Waylon sits down with Buddhist, family man and financial advisor Mark Butler, author of Zen Money Blues. Join him as we learn about how to relate to money mindfully.
Mark earned his Bachelor’s in Philosophy from CU Boulder, and Master’s in Buddhist Psychology from Naropa, back in the 80’s. The next 6 years found him in the not-for-profit world, mostly as a couples and family therapist.
Mark’s work of the last 20 years has been as financial advisor, the last 18 of which he has run his own company. This was not a total sea change, since he grew up north of Manhattan and in high school was that kid who followed stocks and loved math class. Besides, he was surrounded by a family of entrepreneurs.
Now for the funny part: In many ways Mark has become the “accidental psychologist.” In the course of his work he never could have guessed that his training as a therapist would apply. But it does! Not that he does therapy for his clients—he doesn’t. However, money is emotional. Terribly emotional. And it amazes Mark how emotions can color that most basic decision-making process in regards to saving, spending, planning, and investing. Moreover, our styles in relating to our personal money have a way of creating discord in our primary relationships. So, he works with folks around this most thorny issue: Personal Money.
Mark’s books reflect contemplations that have been alive in him all these years:
Zen Money Blues employs a colorful typology as a refreshing lens through which we can see ourselves anew, and create complete sanity in our personal money world. Basic goodness! Time to be freed up of the dreary money obsessions that keep us from shining our light and healing the planet.
Lion Hearted Love (out this spring) is a collection of essays with lively stories that illuminate a new way of working with money-in-relationship. Mark delves pretty deeply into the non-money areas of give-and-take as a basis for creating a solid practice of generosity awareness in relationship. This is big.
Currently Mark is hard at work on the third book of this series—a guide to how we might educate the younger generation on the subtle and practical arts of personal finance. Yet another juicy topic in the realm of money and humans!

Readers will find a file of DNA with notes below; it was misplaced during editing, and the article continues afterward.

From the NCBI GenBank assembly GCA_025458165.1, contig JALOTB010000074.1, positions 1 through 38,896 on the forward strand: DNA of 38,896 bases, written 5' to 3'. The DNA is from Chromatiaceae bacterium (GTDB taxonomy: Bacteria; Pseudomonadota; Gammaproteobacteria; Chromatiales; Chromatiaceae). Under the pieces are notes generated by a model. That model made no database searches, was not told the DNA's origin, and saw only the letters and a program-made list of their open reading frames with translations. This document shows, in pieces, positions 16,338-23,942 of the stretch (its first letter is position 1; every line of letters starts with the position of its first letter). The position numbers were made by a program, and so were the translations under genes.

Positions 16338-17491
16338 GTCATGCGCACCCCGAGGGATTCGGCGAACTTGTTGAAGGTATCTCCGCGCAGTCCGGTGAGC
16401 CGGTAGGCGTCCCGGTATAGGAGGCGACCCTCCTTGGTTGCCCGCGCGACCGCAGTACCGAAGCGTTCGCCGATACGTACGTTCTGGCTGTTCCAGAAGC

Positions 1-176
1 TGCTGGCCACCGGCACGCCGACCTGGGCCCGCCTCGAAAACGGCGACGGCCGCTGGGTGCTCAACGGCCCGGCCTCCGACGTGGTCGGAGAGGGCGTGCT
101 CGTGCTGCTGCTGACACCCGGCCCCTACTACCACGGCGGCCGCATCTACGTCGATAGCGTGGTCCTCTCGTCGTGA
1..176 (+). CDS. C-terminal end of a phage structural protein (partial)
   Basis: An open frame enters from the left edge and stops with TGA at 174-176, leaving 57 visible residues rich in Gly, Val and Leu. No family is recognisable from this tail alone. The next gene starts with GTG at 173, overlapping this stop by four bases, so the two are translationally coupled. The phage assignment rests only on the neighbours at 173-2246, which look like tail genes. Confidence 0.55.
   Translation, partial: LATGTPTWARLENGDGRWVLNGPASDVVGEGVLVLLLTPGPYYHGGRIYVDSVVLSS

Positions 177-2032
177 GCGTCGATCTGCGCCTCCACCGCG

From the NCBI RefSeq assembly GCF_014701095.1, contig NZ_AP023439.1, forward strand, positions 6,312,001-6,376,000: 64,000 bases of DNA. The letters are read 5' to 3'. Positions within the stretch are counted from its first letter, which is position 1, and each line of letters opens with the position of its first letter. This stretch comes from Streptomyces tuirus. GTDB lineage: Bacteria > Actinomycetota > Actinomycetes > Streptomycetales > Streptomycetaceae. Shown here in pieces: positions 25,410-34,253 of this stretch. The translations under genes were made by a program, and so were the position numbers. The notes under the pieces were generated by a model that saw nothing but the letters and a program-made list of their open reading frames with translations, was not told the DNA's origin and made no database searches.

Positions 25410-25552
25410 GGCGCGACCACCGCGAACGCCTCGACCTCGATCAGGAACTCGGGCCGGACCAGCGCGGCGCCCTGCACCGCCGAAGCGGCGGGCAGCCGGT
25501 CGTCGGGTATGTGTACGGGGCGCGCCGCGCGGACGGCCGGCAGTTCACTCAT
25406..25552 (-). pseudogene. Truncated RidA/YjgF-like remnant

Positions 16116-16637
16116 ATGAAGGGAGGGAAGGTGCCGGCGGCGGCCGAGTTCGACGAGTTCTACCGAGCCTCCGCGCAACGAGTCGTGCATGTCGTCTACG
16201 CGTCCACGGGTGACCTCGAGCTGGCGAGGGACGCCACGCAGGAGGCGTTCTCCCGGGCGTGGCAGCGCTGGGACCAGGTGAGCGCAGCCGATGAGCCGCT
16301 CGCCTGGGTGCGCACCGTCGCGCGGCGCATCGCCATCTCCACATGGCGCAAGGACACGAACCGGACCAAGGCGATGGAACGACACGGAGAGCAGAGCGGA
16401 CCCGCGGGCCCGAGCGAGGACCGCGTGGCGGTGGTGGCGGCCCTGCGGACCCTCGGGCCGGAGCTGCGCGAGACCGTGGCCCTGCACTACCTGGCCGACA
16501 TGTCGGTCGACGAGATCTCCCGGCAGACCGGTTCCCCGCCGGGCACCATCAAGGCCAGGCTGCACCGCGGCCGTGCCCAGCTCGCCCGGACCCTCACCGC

Mark is devoted to the idea that, not only can we put a smile on this whole personal money thing, but we can also put money in its proper place—so that it takes up no more than 12.5% of our waking mind-stream. We can free ourselves up to do what we’re meant to do, to give our gifts in this life. As the Zen Money Blues chorus proclaims: Get Your Money Rock-Steady, Then Do the World Some Good!
Three Takeaways from Mark Butler:
1) There are two kinds of money.
There’s the money we make and there’s the money we manage once it’s come home—and how we behave/feel/perform with one kind has very little to do with how we are in the other. We could be top earners, make great coin out in the world, but then, as soon as that money hits our checking account, we might be incredibly mediocre at handling it! The news is rife with cringe-worthy examples of this.
This bifurcation helps us to see more clearly the game afoot—to really look at ourselves in the realm of personal finance without assumptions.
2) We seem to be hard-wired in our personal money style.
Some of us might be great planners but weak implementers (we know what needs to be done, but just never do it), or we might be energetic implementers (paying our bills on time, getting great deals), but we fail to have a plan, so all our good work is without an overarching view. These strengths and weaknesses seem to be hard- wired, which is to say, we boot up in a particular way, and nothing will change that. Zen Money Blues includes a provocative (yet fun) Typology related to this.
3) We don’t have to change.
Now that we know our strengths and weaknesses—even our blind spots—we can stop berating ourselves! Instead, we can reach out to folks in our world to create a circle of helpers, a Money Mandala. We can pinpoint where we need help, and engage others, be they friends, family members, or professionals. For many of us, personal money is best a social experience.
Once our personal money takes its proper place (12.5% of our waking mind- stream), we can live our lives, shine our light, and maybe even heal the planet.
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Editor: Rachel Nussbaum